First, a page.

Zapping Apathy with Wordle

Here is a fun, easy way to use Wordle toward the end of discussing a novel, short story, poem, or play.  Today I presented my students with this question:  “What is The Joy Luck Club Really About?”  They wrote a sentence or two in response on the backs of some page-a-day calendars that I keep around for things like this.  Then they took turns typing in their responses on a blank Wordle page that was projected on the screen so everyone could see the ideas as they came in.

Then we counted down—3, 2, 1, Go—and the Wordle site made a cloud image for us based on what we typed in.  But that’s just the start.  Yes, it’s cool to see which of our words were biggest, but Wordle also allows users to tinker with the image in a variety of ways.  According to Daniel Pink’s A Whole New Mind, the ability to think critically and creatively about design elements is an important 21st Century skill, so we look at the words in various fonts and color schemes and talk about why each is or is not an appropriate choice for the literature we’re considering.

Students usually know instantly whether a particular design element is appropriate or not but sometimes they struggle to articulate rationales for their intuitive choices and decisions.  I’m thinking about ways to help them with that.  Does anyone have suggestions for how to word questions about design?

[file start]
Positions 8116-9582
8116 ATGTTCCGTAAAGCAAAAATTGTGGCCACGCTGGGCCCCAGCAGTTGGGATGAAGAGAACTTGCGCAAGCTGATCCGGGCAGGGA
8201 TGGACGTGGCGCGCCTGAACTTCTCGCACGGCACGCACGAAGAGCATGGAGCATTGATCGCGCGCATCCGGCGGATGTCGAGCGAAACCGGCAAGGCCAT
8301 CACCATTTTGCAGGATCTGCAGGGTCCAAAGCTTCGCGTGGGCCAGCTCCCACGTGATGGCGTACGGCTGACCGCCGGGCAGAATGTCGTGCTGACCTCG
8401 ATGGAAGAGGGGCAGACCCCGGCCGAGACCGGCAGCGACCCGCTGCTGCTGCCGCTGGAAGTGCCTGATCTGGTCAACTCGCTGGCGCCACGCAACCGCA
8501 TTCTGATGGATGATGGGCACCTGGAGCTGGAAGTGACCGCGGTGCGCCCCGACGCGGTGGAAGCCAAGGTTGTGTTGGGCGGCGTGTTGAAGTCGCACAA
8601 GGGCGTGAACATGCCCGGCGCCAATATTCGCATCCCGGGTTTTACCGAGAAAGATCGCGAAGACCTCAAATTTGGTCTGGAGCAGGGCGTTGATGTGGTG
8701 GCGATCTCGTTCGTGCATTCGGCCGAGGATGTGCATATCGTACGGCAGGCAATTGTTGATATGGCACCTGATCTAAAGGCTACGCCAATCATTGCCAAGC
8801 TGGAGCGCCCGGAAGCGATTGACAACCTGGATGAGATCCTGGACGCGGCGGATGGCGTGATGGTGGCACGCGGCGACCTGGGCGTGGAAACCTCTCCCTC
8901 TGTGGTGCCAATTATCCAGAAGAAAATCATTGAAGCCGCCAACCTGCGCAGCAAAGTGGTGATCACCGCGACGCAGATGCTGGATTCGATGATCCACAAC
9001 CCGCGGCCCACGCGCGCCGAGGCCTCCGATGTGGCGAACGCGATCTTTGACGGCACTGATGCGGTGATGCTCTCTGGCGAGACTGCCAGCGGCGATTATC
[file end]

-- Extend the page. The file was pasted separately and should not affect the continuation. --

In the meantime, every student in the class is engaged, involved, and represented in the final product, which we proudly send out to the world through the Wordle web site, on Twitter, and our class web site.

Any other favorite uses for Wordle?  Thanks.

This entry was posted in Uncategorized and tagged , , , , , , , , , , . Bookmark the permalink.

2 Responses to Zapping Apathy with Wordle

  1. readingteach says:

    In thinking about design, I might ask kids what feelings or emotions certain colors invoke. If it is a book filled with sadness, the scheme might lean towards blue. I like that you have red in your scheme here because it is important to the culture of Joy Luck and it also signifies fiery conflict, which is certainly there!

    I think fonts also convery feelings/mood/tone. How does changing the font in Wordle affect the tone or mood of the wordle? Does that match the book?

    Just some thoughts! Thanks or sharing this great idea! Will be using this in my classroom!


  2. Scott Weidig says:


    It might be interesting to compare that against the publisher description or synopsis, or against say the first 5-10 reviews from amazon, or another class from another country to see how different social or geographical groups could
    Interpret the same material…

    Just a thought…



Leave a Reply

Fill in your details below or click an icon to log in: Logo

You are commenting using your account. Log Out / Change )

Twitter picture

You are commenting using your Twitter account. Log Out / Change )

Facebook photo

You are commenting using your Facebook account. Log Out / Change )

Google+ photo

You are commenting using your Google+ account. Log Out / Change )

Connecting to %s